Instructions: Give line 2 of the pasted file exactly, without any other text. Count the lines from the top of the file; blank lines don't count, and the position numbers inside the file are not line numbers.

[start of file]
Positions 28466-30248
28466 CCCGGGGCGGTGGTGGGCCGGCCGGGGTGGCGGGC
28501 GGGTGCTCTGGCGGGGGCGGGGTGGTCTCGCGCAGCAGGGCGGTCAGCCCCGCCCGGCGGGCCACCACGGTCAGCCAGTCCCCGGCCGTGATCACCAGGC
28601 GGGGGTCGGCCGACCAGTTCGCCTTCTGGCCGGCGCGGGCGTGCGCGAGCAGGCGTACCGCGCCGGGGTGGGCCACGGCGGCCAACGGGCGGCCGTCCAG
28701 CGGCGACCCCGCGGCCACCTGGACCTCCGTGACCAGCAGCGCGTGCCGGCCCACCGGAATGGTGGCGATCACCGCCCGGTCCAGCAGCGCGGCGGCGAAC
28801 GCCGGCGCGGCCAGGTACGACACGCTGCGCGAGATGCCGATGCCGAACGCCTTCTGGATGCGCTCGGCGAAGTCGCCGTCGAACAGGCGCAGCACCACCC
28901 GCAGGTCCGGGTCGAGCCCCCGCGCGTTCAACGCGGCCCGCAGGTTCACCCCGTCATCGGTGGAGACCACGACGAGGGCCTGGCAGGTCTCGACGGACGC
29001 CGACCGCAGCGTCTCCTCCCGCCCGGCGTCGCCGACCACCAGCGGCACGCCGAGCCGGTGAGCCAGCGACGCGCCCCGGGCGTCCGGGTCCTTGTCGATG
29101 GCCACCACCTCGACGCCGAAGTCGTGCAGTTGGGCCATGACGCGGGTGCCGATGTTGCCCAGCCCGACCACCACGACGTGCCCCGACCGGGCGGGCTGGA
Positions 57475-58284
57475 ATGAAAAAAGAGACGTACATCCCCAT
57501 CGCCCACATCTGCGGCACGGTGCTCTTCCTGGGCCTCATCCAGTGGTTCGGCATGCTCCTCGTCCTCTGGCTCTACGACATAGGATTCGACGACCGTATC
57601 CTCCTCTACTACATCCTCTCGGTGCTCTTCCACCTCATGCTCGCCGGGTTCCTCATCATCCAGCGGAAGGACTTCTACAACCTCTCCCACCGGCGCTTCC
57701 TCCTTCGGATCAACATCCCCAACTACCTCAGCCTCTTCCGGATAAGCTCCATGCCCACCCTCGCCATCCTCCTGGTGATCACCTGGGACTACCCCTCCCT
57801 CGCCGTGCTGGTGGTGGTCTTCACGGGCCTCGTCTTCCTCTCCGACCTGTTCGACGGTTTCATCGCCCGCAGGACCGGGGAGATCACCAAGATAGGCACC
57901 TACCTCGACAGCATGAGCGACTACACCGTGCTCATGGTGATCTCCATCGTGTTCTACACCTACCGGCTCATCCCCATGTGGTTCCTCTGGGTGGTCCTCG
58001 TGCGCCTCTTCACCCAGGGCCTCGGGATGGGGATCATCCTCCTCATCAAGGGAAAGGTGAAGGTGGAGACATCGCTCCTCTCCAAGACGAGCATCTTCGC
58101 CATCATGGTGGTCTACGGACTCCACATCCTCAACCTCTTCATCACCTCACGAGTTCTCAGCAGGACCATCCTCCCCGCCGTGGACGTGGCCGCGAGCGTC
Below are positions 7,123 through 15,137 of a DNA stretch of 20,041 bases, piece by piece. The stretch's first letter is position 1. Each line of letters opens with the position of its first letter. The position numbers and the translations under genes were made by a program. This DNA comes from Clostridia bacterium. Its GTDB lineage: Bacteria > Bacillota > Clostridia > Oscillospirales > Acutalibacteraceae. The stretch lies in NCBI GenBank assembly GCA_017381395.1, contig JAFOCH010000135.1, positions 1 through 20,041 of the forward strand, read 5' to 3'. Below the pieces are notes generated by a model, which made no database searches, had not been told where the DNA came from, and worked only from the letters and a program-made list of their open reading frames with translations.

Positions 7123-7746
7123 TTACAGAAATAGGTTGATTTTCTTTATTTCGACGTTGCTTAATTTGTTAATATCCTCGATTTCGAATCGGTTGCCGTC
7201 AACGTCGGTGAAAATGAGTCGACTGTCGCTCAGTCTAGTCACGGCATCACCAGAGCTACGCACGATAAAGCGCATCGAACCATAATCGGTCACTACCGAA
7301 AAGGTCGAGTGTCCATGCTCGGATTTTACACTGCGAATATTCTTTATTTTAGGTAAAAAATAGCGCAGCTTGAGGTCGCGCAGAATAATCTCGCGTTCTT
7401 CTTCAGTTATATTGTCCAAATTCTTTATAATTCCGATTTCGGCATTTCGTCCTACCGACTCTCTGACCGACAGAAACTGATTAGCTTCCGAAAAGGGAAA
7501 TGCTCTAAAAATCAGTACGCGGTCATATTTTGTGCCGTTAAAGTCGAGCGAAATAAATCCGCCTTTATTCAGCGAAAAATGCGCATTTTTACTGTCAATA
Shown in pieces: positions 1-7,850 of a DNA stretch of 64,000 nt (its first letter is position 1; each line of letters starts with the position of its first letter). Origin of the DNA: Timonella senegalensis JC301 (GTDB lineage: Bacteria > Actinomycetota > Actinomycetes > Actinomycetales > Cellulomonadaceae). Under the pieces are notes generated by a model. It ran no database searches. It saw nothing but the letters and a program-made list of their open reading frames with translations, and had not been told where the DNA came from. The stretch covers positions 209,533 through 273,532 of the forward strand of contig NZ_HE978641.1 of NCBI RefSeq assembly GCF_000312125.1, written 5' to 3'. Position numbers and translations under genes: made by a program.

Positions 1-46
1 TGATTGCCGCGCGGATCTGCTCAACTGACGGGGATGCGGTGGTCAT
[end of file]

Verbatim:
28466 CCCGGGGCGGTGGTGGGCCGGCCGGGGTGGCGGGC